20Ding, Song-Ze et al. “Helicobacter Pylori Infection Induces Oxidative Stress and Programmed Cell Death in Human Gastric Epithelial Cells .” Infection and Immunity 75.8 (2007): 4030–4039. PMC. Web. 27 Oct. 2017. doi:10.1128/IAI.00172-07

21Ivanov, Alexander V., et al. Oxidative Stress in Infection and Consequent Disease. Oxidative Medicine and Cellular Longevity, Jan. 2017, doi:10.1155/2017/3496043.

22Ostos, Maria A, et al. Implication of Natural Killer T Cells in Atherosclerosis Development during a LPS-Induced Chronic Inflammation. FEBS Letters, 19 Apr. 2002, doi:10.1016/S0014-5793(02)02692-3.

23Wang, Jun et al. “Lipopolysaccharide Promotes Lipid Accumulation in Human Adventitial Fibroblasts via TLR4-NF-κB Pathway.” Lipids in Health and Disease 11 (2012): 139. PMC. Web. 27 Oct. 2017. doi:10.1186/1476-511X-11-139

24Watson, Caroline, and Nicholas J. Alp. Role of Chlamydia Pneumoniae in Atherosclerosis. Clinical Science, 1 Apr. 2008, doi:10.1042/CS20070298

25Izadi, Morteza et al. “Cytomegalovirus Localization in Atherosclerotic Plaques Is Associated with Acute Coronary Syndromes: Report of 105 Patients.” Methodist DeBakey Cardiovascular Journal 8.2 (2012): 42–46. Print.

26Campbell, Lee Ann et al. “Chlamydia Pneumoniae Binds to the Lectin-like Oxidized LDL Receptor for Infection of Endothelial Cells.” Microbes and infection / Institut Pasteur 14.1 (2012): 43–49. PMC. Web. 27 Oct. 2017. doi:10.1016/j.micinf.2011.08.003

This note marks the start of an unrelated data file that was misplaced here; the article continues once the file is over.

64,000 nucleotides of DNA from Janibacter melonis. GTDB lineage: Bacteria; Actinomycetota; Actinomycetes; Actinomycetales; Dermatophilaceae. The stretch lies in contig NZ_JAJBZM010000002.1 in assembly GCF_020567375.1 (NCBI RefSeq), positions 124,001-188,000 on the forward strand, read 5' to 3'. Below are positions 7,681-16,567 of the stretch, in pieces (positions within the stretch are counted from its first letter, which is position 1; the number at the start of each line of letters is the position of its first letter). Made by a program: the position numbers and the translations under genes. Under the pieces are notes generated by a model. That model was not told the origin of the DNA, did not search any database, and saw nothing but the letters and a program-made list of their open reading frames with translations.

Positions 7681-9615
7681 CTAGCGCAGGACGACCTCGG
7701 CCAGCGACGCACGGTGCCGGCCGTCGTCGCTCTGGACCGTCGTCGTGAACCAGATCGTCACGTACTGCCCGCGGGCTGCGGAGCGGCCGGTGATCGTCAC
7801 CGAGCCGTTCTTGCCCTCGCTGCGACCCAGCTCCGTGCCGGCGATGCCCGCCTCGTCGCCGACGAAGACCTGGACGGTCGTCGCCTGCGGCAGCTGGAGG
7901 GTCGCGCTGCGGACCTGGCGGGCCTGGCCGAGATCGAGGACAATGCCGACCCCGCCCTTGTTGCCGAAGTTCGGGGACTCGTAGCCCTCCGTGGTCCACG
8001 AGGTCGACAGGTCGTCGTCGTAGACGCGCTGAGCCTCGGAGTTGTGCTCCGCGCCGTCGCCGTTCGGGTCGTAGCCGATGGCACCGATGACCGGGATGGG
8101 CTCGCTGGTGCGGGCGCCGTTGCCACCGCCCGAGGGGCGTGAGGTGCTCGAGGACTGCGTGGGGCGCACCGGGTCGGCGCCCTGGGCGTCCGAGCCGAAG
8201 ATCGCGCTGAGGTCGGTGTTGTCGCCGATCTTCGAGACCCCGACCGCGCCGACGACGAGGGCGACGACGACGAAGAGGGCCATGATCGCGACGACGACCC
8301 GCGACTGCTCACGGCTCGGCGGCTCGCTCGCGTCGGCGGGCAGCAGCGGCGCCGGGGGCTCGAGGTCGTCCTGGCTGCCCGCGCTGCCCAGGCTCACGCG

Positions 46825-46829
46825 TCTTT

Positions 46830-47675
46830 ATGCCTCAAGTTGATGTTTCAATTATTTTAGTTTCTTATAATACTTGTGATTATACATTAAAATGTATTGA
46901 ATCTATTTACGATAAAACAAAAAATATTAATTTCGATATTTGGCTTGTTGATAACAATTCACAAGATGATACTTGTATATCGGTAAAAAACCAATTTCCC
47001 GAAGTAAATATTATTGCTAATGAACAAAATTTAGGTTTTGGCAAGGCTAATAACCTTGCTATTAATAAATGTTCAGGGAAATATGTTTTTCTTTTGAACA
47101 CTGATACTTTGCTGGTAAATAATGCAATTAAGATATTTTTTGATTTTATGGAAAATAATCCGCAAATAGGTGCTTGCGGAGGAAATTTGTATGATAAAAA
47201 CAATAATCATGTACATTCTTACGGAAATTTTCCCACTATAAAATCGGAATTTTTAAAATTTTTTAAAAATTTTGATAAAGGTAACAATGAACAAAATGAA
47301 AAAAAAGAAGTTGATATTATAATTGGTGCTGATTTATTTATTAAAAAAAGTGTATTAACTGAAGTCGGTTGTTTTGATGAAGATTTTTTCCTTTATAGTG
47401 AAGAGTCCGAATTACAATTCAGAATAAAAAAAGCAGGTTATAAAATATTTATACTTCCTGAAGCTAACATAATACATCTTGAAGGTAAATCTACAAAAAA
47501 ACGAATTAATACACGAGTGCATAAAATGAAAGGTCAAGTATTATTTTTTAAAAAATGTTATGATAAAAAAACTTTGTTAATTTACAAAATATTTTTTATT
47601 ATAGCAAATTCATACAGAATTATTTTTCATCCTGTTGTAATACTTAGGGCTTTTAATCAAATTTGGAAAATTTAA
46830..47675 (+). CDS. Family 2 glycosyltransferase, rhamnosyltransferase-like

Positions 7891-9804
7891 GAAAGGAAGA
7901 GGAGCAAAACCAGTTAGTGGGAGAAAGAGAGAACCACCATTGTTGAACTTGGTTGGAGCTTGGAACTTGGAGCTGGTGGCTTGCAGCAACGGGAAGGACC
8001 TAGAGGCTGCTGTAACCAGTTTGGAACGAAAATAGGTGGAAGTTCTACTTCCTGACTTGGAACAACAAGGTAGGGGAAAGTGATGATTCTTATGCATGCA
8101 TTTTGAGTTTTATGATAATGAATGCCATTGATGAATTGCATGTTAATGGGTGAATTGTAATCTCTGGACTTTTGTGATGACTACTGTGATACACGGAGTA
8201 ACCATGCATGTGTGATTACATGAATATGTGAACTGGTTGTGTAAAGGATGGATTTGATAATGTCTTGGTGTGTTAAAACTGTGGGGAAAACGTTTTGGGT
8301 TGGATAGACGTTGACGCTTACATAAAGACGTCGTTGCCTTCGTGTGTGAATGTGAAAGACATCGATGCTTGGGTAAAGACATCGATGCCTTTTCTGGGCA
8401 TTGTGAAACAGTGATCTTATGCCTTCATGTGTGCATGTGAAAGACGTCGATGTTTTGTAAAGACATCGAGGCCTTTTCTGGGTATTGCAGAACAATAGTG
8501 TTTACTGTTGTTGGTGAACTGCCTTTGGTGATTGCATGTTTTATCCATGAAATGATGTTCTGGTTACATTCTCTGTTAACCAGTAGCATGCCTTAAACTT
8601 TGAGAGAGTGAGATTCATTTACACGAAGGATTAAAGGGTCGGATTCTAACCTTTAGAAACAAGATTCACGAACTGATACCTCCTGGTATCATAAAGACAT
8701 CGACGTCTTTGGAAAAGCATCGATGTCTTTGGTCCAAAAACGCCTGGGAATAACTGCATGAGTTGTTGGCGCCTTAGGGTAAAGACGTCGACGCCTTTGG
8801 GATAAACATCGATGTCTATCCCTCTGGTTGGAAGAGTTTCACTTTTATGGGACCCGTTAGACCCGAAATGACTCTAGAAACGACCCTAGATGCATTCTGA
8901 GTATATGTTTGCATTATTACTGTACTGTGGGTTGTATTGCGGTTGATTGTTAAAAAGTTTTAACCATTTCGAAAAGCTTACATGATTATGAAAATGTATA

27Campbell, Lee Ann et al. “Chlamydia Pneumoniae Induces Expression of Proatherogenic Factors through Activation of the Lectin-like Oxidized LDL Receptor-1.” Pathogens and disease 69.1 (2013): 1–6. PMC. Web. 27 Oct. 2017. doi:10.1111/2049-632X.12058

28Zhou, Y F et al. “Human Cytomegalovirus Increases Modified Low Density Lipoprotein Uptake and Scavenger Receptor mRNA Expression in Vascular Smooth Muscle Cells.” Journal of Clinical Investigation 98.9 (1996): 2129–2138. Print. doi:10.1172/JCI119019

29MV, Kalayoglu, et al. “Characterization of Low-Density Lipoprotein Uptake by Murine Macrophages Exposed to Chlamydia Pneumoniae.” Microbes and Infection, 1 May 1999, doi:10.1016/S1286-4579(99)80044-6.

30Carlquist, John F., et al. “Cytomegalovirus Stimulated MRNA Accumulation and Cell Surface Expression of the Oxidized LDL Scavenger Receptor, CD36.” Atherosclerosis, Nov. 2004, doi:10.1016/j.atherosclerosis.2004.07.010.

31Kalayoglu, Murat V., et al. “Cellular Oxidation of Low-Density Lipoprotein by Chlamydia Pneumoniae.” The Journal of Infectious Diseases, 1 Sept. 1999, doi:10.1086/314931.

32Isik, Birgul, et al. Oxidative Stress in Smokers and Non-Smokers. Inhalation Toxicology, 15 Nov. 2006, doi:10.1080/08958370701401418.

33Ozguner, Fehmi, et al. Active Smoking Causes Oxidative Stress and Decreases Blood Melatonin Levels. Toxicology and Industrial Health, 1 Nov. 2005, doi:10.1191/0748233705th211oa.